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Letters to the Editor 10/17

Nation should not divide during crisis

We seem to have gone back to our primitive instincts of kill all, except us. We are superior, great, the best, the only. War is the answer to everything. I have one thing to say: Bull. And I don’t mean USF’s mascot, either. We also seem to like reforming to our child-like ways of name-calling and etc. to people who have different opinions than we do.

Trey Powell, take note. Just because someone wants peace does not make him or her a tree-hugger. Nor does it mean she or he want to invite bin Laden and the Taliban over for a tea party and a round of “Kumbaya.”

Your accusations were child-like, and indeed I would expect such a thing from a child. War isn’t the answer to everything, though we seem to think so. Patience is a virtue, a virtue which everyone in the United States seems to have lost.

Because of it, many more innocent people are going to die. Yes, I understand we took massive collateral damage ourselves, but it doesn’t mean we should turn around and punish the innocents of Afghanistan. It wasn’t the citizens who attacked us, it wasn’t Afghanistan’s military, or the Taliban. It was a group of terrorists. Therefore, every Afghan’s death is an innocent person killed. Peace was a possible answer, but the path was never explored.

Mr. Powell also stated that “freedom comes at a price.” Perhaps it does. But how many are willing to let the price be a full-body, full-luggage search at the airport? The banning of pocket knives, pen knives, etc., on airplanes?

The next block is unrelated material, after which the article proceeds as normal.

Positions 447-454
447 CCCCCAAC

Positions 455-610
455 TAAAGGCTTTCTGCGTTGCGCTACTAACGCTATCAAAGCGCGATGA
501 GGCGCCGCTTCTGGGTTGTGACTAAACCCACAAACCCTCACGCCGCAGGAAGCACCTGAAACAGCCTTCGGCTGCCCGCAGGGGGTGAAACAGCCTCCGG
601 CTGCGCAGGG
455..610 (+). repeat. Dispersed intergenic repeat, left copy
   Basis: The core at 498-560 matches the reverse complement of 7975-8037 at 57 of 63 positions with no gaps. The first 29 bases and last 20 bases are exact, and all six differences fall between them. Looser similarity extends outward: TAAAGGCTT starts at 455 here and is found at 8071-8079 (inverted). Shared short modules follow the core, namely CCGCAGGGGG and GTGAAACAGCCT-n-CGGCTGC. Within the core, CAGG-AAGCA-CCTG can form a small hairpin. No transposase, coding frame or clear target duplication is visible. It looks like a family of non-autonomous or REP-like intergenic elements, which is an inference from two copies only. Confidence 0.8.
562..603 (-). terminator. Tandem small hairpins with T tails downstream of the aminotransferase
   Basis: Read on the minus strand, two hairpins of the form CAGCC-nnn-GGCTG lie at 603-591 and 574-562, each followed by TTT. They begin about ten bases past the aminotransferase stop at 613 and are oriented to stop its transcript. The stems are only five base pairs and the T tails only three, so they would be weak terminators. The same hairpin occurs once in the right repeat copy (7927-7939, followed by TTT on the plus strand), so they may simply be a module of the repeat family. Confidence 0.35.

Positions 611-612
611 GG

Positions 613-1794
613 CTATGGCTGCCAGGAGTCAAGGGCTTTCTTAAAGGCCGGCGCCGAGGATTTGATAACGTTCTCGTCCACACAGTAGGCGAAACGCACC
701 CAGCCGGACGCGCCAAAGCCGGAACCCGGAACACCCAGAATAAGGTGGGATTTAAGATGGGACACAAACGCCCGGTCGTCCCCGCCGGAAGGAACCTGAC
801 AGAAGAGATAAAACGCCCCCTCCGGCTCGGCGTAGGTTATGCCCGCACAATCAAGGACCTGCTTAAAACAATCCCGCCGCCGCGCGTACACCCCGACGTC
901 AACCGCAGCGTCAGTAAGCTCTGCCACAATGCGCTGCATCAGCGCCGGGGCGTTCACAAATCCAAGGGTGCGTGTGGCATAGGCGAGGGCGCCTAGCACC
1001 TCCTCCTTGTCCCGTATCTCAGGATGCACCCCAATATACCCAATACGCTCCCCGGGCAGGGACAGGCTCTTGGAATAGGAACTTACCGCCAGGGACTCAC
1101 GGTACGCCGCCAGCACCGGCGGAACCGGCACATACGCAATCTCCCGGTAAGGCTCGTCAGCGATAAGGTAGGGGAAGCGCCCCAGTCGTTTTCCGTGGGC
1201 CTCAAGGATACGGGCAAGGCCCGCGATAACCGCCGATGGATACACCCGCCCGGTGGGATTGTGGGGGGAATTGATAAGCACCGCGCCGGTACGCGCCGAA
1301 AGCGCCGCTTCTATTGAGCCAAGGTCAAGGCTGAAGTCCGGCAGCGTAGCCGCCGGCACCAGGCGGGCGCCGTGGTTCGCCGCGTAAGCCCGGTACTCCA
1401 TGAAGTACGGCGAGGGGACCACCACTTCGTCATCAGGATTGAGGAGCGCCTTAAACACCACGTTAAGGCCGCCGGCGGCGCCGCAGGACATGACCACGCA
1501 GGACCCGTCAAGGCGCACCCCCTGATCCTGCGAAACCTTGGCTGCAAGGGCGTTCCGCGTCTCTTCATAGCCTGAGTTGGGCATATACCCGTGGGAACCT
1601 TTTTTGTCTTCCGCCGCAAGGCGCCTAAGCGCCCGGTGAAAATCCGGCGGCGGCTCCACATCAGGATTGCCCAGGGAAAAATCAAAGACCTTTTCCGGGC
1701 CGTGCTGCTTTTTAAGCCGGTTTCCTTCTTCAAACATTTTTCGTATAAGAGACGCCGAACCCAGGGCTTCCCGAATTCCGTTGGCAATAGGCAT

Are you willing to pay that price? I am for the simple fact that air travel is not a right. The same measures should be taken at bus and train stations. There’s a price for freedom. How many are willing to pay?

On to the issue of Mr. Al-Arian. Kris Kaiser, many of my friends were drug-addicts. Two of them, in fact, died of an overdose. Does that make me a druggie? Does it make me a bad person? How is guilt by association just, Mr. Kaiser?

More caution in choosing your friends, you say? How do you know if your friend is going to become a terrorist 10-15 years from now? Maybe one day you’ll learn what it’s like. Maybe one of your friends will become a mass murderer. It can come back at you.

In these times of crisis, we need to pull together, not push apart. United we stand, divided we fall. We can’t push people away because they “knew someone.” What if someone’s mother dated one of the terrorists way back in high school? Should we take her away and give her the third degree, even if she hadn’t heard from him in years? What if someone was childhood friends with one of the terrorists, but hadn’t seen him since elementary school? Take that person away too?

People are looking for someone to blame, someone to take their anger out on. They can’t find one of the terrorists, so now they’re turning to the irrational “guilt by association.”It’s not right. Lay off it people, we’re Americans. Land of the free. We need to pull together. We need to stop these irrational actions. We need peace. Oh … whoops. That’s right. You prefer war.

  • Nicholas Huber is a freshman whose major is undeclared.

    University should offer courses on Islam

    After reading Rob Brannon’s article in Monday’s Oracle, I went to the department of religious studies. I stood there with the secretary and together we read through the list of course offerings to confirm that contrary to Brannon’s article, the department teaches no classes on Islam. We have classes on Judaism, Christianity, Buddhism, witchcraft and Paganism, religions of India, Caribbean religions and Native American religions but not a single class on Islam.

    Considering that there are 1 billion Muslims in the world and Islam is the fastest growing religion in America, I find that amazing for our school, which is one of the 15 largest in the country.

    By offering a class on Islam, I think that we can help bridge the rapidly expanding gap between the West and the Muslim world.

  • Basim Ahmed is a senior majoring in management information systems.